Scottish Soldiers in Colonial Amerca, Part Seven


Author: Dobson, David
Publication Date: 2023
Pages: x, 126 pp.
ISBN: 9780806359625


Scottish soldiers could be found in the Americas during the 17th century, some in the service of England, others in the service of the Netherlands or other European powers. Scottish mercenary soldiers had fought throughout Europe, notably during the Thirty Years War from 1618 to 1648, and while most remained there, some of them were recruited to serve overseas, notably by the Dutch.

From 1638 to 1651 significant numbers of Scottish prisoners of war were transported to the colonies by Oliver Cromwell. Consequently, many of them were recruited into the colonial militias, notably in New England. Similarly in Barbados, the militia rolls in 1679/1680 identify many Scots enrolled there, most of whom arrived in chains. In 1698/1699, the Scots attempted to establish a trading settlement at Darien in Panama. To defend the colony, Scottish soldiers were recruited. Some of them died there, while others took refuge in the English colonies in the Caribbean and along the eastern seaboard of North America.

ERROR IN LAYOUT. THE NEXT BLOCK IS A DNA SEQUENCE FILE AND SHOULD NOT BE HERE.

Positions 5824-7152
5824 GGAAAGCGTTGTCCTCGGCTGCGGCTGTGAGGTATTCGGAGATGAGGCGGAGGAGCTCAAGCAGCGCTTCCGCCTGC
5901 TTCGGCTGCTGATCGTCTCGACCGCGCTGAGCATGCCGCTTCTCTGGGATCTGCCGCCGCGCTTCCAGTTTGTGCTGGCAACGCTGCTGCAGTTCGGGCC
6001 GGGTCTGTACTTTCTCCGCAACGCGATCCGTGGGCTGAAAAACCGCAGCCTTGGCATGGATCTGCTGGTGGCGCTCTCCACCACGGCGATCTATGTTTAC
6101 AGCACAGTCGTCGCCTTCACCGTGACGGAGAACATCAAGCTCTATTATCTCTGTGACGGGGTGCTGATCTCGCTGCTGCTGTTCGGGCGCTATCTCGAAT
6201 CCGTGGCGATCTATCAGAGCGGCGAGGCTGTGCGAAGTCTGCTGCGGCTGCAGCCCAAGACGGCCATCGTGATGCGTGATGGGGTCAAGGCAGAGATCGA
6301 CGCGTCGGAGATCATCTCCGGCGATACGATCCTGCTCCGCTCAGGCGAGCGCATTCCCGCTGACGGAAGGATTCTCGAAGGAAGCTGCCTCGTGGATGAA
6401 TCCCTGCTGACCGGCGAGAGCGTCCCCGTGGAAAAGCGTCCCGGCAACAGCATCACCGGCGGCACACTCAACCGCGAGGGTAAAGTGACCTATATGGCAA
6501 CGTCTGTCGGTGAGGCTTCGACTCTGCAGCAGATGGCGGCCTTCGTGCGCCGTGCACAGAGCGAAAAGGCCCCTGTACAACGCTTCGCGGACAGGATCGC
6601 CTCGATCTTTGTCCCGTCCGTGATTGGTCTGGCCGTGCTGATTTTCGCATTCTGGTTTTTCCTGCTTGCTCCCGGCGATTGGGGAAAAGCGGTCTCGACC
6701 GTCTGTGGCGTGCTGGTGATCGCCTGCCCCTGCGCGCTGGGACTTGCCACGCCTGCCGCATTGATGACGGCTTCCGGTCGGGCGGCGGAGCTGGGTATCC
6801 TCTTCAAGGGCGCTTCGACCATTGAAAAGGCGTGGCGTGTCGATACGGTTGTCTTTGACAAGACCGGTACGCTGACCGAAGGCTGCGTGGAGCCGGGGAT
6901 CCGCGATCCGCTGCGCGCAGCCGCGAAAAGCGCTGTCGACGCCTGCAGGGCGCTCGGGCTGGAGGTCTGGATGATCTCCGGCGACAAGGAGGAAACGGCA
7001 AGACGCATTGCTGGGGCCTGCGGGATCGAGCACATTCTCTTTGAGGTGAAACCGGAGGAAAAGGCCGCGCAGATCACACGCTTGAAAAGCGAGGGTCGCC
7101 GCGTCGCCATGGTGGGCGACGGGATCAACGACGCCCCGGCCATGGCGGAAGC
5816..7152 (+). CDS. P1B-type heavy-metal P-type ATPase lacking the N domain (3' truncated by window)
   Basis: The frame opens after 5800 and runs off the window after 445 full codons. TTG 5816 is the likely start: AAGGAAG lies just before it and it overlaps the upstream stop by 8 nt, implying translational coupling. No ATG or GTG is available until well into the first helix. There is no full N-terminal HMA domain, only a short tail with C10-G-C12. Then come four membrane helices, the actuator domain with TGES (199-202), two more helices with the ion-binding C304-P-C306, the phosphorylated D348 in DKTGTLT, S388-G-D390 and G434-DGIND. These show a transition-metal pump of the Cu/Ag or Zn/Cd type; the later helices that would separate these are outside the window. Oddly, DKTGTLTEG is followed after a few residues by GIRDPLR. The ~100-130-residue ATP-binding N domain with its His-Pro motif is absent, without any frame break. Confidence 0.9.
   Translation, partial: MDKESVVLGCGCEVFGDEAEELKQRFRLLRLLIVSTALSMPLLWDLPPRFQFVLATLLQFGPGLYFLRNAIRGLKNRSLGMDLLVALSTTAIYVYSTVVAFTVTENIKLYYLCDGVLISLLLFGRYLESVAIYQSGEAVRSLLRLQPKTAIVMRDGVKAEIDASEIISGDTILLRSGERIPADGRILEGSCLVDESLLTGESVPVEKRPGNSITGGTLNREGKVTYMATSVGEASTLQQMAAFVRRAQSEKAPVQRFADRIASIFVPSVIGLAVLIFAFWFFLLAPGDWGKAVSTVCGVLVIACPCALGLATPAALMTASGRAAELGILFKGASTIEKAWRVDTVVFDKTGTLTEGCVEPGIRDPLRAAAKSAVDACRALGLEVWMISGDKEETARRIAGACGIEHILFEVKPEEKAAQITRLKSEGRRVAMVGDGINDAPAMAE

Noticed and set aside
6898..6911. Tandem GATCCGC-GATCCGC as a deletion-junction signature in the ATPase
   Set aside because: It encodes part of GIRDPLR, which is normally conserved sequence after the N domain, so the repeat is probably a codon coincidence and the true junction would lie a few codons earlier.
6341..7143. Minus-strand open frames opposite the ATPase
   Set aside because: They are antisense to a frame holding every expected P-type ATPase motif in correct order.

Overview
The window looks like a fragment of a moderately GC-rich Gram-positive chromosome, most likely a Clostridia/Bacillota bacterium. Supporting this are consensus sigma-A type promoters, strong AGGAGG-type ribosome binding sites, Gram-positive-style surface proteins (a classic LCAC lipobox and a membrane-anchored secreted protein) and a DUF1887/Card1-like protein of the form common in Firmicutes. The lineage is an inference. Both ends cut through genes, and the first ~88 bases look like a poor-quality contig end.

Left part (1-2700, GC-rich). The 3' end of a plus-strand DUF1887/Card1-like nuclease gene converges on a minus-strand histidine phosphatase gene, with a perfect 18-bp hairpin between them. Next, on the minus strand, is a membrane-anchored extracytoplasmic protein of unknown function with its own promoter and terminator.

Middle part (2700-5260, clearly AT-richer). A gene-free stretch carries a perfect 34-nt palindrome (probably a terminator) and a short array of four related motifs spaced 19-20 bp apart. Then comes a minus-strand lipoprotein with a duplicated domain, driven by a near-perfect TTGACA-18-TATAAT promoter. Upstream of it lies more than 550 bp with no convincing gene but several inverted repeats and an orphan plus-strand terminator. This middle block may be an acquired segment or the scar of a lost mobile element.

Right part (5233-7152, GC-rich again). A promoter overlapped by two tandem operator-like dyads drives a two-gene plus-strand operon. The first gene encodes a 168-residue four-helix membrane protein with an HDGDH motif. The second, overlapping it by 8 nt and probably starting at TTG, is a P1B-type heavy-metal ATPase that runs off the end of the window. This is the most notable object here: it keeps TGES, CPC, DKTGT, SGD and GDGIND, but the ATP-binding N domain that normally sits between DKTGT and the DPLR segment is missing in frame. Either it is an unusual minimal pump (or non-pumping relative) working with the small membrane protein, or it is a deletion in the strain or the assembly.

It was not until the mid-18th century, however, that the British government began to raise Highland regiments, such as Fraser’s Highlanders, Montgomery’s Highlanders, and the Black Watch, for service in North America. The Seven Years War from 1756 to 1763, known in America as the French and Indian War, led to significant recruitment in Scotland, particularly in the Highlands, to fight in America. The allocation of land to former military personnel in the aftermath of that war was a major incentive to settle. The massive increase in emigration among non-combatants from the Highlands that occurred in the decade after the Seven Years War resulted to some extent from the influence of returning soldiers. Scottish colonists were also recruited into the military and especially the colonial militias.

With the outbreak of the American Revolution, former soldiers, who had received land grants in America, were recalled for duty in Loyalist regiments by the British government. After the war, large numbers of soldiers from former Loyalist units and from the regular British Army were settled in Nova Scotia, Prince Edward Island, New Brunswick, Ontario, and Quebec. Scottish soldiers, thus, played an important role in settling the British colonies in the Americas.

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